So myths and illusions are perpetuated. And one of these is that spiritual work is safe. And contrarily, at the same time, that if you notice anything “spiritual” you need to “fear and clear” (my new catch phrase) it through saging (oddly not really a clearing tool, actually a consecration herb) because the “spiritual” is not intended to be here, and if it is noticed, it must be cleared.

And what happens is that we have thousands of practitioners who are just babies in their spiritual practices learning tools that can do harm. Like Soul Retrieval. And because they have been taught and repeat the new-ageisms of everything being “light and love” or that they are entitled to do whatever they want whenever they want simply because they want to be a “shaman” we have thousands of individuals doing ineffective or even harmful spiritual work.

The good aspect of this is that most of these practitioners simply won’t accomplish anything. They don’t have the power or the ability. They will just take their clients money without providing anything other than a decent story for their client. Which may actually be healing.

But there are some practitioners who traverse the mental realms, or even the spiritual realms, that can do real harm. Spiritual work isn’t safe. Mental work isn’t safe. Most practitioners do not learn how to properly discern energies (like spirits), how to properly track, or how to properly work with spiritual energy. They do not know anything about the physiological basis of trauma or proper aftercare.

Most practitioners do not actually believe in what they are doing. They are doing it as a rote exercise they learned over a weekend workshop. They might not actually believe in anything spiritual, or that anything spiritual actually exists. They may believe that everything is an aspect of you, or that everything is simply a psychological mechanism. And if they do believe in the spiritual realms they may be working with energies that are pretending to be something they are not, or more likely are self-creating a bunch of congratulatory spiritual “allies” out of disassociated aspects of themselves that tell them how wonderful they are.

Most practitioners believe these things because they do not have any experience otherwise. They do not have the direct experience of anything spiritual, or anything outside of their own head. And they are unable to critically think, or think for themselves to the point of questioning if they should be discerning spirits, or if they are ready to take on clients, or when a client comes back to them telling them that they feel something is wrong taking a cold, hard look at themselves and taking personal responsibility for what they have done. They just repeat back the new-ageisms and slogans that the shamanic corporations have given them and go on with their day.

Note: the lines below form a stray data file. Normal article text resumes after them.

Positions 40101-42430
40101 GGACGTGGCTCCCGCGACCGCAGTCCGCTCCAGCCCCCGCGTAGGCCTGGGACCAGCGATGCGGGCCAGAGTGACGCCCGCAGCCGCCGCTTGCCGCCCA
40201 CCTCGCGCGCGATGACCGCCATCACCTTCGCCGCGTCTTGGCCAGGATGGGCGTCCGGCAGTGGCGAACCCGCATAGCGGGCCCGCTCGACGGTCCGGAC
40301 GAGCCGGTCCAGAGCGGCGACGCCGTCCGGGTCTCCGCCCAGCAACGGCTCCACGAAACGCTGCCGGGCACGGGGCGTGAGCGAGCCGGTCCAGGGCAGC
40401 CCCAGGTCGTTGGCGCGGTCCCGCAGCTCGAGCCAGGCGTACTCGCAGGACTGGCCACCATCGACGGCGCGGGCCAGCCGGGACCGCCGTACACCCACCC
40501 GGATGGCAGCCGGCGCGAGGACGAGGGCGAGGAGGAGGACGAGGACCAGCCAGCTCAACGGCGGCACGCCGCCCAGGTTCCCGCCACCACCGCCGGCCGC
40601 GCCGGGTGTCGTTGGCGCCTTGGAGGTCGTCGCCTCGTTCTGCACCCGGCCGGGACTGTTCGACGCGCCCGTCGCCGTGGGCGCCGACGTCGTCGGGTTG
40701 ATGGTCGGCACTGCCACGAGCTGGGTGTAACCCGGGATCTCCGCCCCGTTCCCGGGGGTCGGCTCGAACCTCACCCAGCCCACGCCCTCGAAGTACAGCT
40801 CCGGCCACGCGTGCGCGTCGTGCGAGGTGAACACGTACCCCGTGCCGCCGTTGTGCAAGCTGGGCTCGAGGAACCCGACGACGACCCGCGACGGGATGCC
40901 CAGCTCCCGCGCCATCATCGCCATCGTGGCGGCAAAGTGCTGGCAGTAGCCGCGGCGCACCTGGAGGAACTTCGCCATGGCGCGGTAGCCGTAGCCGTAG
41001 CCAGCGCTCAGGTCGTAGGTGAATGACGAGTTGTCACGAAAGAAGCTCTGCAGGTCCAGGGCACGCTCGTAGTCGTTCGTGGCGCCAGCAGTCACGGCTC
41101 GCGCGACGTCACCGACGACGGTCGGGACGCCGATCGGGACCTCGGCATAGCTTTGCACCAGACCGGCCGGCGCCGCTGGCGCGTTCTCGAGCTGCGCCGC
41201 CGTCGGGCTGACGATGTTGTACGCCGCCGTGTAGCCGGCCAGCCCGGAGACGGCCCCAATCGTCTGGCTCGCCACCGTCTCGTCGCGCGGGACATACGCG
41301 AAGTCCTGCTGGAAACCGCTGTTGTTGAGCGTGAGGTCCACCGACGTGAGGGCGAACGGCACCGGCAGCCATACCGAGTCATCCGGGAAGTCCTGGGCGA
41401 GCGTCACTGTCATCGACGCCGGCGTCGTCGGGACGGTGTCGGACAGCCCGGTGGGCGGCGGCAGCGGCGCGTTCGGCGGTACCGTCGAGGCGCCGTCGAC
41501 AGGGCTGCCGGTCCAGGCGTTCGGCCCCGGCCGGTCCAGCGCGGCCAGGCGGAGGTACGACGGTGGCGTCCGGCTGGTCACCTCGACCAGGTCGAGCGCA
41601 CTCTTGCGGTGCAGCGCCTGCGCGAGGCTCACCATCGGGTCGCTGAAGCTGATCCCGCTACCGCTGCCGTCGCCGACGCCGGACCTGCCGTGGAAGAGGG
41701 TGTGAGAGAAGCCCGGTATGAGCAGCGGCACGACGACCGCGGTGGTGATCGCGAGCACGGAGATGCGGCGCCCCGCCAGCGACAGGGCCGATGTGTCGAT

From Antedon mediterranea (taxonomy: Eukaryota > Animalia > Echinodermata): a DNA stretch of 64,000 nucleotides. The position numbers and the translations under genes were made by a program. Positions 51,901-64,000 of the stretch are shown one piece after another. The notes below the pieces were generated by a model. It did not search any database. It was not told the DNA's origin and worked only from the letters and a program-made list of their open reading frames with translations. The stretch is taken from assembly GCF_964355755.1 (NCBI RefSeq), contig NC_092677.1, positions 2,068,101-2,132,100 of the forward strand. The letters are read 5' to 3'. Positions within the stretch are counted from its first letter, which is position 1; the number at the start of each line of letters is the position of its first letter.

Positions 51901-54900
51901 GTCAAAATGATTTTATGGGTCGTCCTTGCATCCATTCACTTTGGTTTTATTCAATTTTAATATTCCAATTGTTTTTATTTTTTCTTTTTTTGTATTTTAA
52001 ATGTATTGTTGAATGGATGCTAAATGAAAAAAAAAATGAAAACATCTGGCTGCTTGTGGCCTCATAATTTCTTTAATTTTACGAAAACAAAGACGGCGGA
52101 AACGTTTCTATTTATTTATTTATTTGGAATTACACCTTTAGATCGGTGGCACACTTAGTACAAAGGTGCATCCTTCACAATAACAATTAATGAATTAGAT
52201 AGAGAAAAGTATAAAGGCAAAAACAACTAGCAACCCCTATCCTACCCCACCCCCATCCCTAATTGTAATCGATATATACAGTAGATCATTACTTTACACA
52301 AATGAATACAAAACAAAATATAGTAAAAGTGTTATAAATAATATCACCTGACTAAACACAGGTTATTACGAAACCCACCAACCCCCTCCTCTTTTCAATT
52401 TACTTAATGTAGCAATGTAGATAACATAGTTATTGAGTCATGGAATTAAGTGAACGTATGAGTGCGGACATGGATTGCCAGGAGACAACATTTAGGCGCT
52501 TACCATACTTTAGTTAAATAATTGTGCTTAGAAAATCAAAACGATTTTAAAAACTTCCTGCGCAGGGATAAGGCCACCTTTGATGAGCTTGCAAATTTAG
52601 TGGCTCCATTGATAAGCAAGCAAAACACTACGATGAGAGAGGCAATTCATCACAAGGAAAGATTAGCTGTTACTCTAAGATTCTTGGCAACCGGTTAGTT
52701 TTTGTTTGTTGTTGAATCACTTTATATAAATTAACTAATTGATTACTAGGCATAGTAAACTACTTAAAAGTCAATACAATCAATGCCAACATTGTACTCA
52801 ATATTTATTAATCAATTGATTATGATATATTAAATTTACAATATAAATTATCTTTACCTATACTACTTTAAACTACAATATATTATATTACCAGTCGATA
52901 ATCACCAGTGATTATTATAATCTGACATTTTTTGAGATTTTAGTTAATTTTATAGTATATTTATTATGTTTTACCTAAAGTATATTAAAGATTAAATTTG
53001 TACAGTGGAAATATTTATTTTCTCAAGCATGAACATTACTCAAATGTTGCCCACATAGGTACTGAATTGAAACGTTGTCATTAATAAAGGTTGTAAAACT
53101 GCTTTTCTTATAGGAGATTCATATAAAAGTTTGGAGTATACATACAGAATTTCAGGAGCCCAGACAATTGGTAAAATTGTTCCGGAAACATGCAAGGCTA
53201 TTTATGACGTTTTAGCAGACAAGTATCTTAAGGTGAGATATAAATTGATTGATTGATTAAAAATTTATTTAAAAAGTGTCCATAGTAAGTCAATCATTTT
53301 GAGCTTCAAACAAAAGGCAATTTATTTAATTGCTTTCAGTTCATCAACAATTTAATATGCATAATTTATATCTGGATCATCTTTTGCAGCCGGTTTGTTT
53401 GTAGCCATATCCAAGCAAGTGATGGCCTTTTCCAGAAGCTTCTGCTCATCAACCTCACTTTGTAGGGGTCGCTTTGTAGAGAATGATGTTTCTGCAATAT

To end, it does look like I am castigating an entire group of practitioners. There are excellent spiritual practitioners out there. Ones who are effective, ones that know what they are doing. Spiritual workers with the humility to check their work, to make appropriate referrals if need be, that do divination to ensure that the work they are doing will be well-received by the client, and that have the actual spiritual abilities, power, and presence to do transformational and profound work. One Soul Retrieval with one of these practitioners can be life changing. 

But in a world filled to the brim with self-help pop psychology life-coach type “shamans” they can be hard to find. It seems like for every 10,000 people who tell me they are doing spiritual or shamanic work, there are only 5 or 10 who know what they are doing, or are beyond surface level knowledge and understandings. And it can be even harder to find someone to “fix” or help you if you have gone to a practitioner and had something go wrong. There are a lot of wonderful spiritual workers out there, unfortunately many people have to go through many, many practitioners unable to help (who are unable to admit that they are unable to help typically), who just want to rip you off or have questionable ethics, or who do harmful work without realizing it.

The Dangers of Soul Retrieval Part One

Eloise (fake name, of course) contacted me because she felt something was really wrong spiritually. She had received a “soul retrieval” from a “shaman” six weeks prior, and since then her life had gone rapidly downhill.

She was initially interested in soul retrieval because of a bad breakup four years prior. She had the classic symptoms of someone who had never gotten over that point– still thinking about the relationship after many years, inability to get into a new relationship, and a feeling of a part of herself still being her younger (well four years younger, which matters a lot in your twenties) self.

After she received her “soul retrieval” she felt like something was wrong but reasoned that since it was a spiritual appointment that it wasn’t unusual to feel a bit off. However, over the next few days she realized that something was terribly wrong. Eloise had never been depressed or prone to any type of mental imbalance but she began to feel extremely suicidal. So much so that as a logical person she reached out to friends and family and told them that she was worried about the sudden feelings of wanting to harm herself.